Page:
I define an object at line 9. Why the objects appended into the list are the same if I do not redefine it at line 14?
self.name = ''
self.age = 0
animals = 
animal = Animal() # line 9
animal.name = 'snake'
animal.age = 3
animal = Animal() # line 14, redefine?
animal.name = 'monkey'
animal.age = 5
Because appending onto a list doesn’t make a copy of the object. It just references the object. If you modify the original object, the view of it from the list is modified as well.
In line 14, the
Animal() call creates a new, independent object.
But the basic types like number, string do make copies, right?
Is class type a reference type in Python? (Isn’t it just script language anyway)
animals = 
animal = 'snake'
# animal = str() # not needed
animal = 'monkey'
for animal in animals:
No, the beauty of Python is that there are no “basic types”. Everything is an object, and every reference is the same.
Of course, some types (like your “number, string”) are immutable, so you usually can’t detect whether you get a copy or the same object, and Python does cheat sometimes in the name of efficiency (for example, small numbers are usually cached).
I’m not sure what you mean by class type being a reference type (and what it has to do with being a scripting language). In Python every type is a class, and every class is a type – there is no material difference in those two. Also, every class is an object, and as such it can be referenced – that is, it can be given a name in any particular namespace.
Every value, everything, in Python is a reference type. Lists,
strings, ints, floats, None, True, False, everything.
The important factor is objects that can be modified, and those that
can only be replaced by a new object.
x =  # a mutable object that can be modified
y = x # 'x' and 'y' are two names for the same list object
x.append(1) # modifies the existing list object
print(y) # prints 
x = 22 # an immutable, unmodifiable object
y = x # 'x' and 'y' are two names for the same int object
x += 1 # does not modify the int but binds a new int, 23, to 'x'
print(y) # prints 22, not 23
It’s a bit of complicated. I think Apple’s Swift is easier to understand than Python.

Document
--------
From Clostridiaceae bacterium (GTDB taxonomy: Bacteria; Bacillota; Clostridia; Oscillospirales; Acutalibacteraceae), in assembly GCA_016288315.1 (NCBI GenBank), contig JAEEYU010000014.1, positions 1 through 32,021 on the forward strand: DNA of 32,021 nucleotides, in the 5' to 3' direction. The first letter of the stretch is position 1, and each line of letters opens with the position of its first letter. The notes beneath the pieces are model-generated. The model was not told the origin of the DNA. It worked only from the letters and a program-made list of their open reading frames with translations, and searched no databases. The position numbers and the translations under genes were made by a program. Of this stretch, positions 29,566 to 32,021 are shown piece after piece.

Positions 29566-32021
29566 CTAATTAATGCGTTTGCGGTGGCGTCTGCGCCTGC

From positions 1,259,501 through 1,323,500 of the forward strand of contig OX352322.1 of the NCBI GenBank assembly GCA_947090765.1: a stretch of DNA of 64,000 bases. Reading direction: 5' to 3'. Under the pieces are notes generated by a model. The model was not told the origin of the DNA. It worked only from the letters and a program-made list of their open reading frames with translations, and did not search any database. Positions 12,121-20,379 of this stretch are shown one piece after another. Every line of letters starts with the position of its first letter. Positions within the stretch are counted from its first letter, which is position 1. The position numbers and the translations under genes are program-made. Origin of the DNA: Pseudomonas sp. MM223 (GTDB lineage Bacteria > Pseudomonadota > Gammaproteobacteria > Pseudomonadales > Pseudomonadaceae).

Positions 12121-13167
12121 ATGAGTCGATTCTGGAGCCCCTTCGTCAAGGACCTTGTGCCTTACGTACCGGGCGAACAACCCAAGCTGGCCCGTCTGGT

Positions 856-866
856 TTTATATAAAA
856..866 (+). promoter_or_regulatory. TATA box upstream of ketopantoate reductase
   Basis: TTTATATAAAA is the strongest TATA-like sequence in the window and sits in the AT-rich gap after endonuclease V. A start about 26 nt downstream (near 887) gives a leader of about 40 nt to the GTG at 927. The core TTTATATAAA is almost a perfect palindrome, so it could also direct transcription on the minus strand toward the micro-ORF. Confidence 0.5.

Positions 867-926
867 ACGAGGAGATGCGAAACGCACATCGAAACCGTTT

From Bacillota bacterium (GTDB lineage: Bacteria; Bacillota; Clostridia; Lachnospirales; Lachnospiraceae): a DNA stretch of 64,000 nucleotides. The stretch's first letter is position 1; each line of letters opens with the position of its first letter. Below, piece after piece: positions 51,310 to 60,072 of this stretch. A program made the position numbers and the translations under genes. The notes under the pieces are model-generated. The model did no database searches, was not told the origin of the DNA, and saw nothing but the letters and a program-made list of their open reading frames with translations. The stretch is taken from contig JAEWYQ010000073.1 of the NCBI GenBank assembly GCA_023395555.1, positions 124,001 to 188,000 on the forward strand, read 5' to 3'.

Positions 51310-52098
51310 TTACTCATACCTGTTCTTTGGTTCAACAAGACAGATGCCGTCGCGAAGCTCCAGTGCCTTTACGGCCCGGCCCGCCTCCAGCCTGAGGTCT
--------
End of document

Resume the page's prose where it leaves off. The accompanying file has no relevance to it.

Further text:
If you have preconcieved notions from languages like Java, then probably Swift is easier to understand. But if you just look at it by itself, Python’s model couldn’t be easier – it’s exactly how the real world works. Our naming doesn’t affect objects, nothing is copied implicitly, objects are modified by changing their attributes, or they are replaced by new ones and letting the garbage collector take care of the old ones.
If you understand reference types in Swift, you should understand reference types in Python.
In Python, you never have to worry whether a value is a reference type or a value type, since the answer is always the same. In Swift, you always have to ask.
Java values are like Swift values: there are two kinds of values.
Java “machine values” or “unboxed values” are like Swift value types.
Java “objects” and “boxed values” are like Swift reference types. Both are the same as everything in Python.
I don’t think Swift is easier.
Not only do you have to worry about the difference between reference and value types, but you have to worry about passing values with
& or not, and about
Python has one single data model: everything is an object. Swift and Java have two: some values are objects, some values are not objects.
I’m not quite sure why you’re replying to me… it seems to me you’re saying the same thing I’m saying. If you already know Java, then Swift is easier. But in absolute sense, of course Python’s model has fewer new concepts to understand.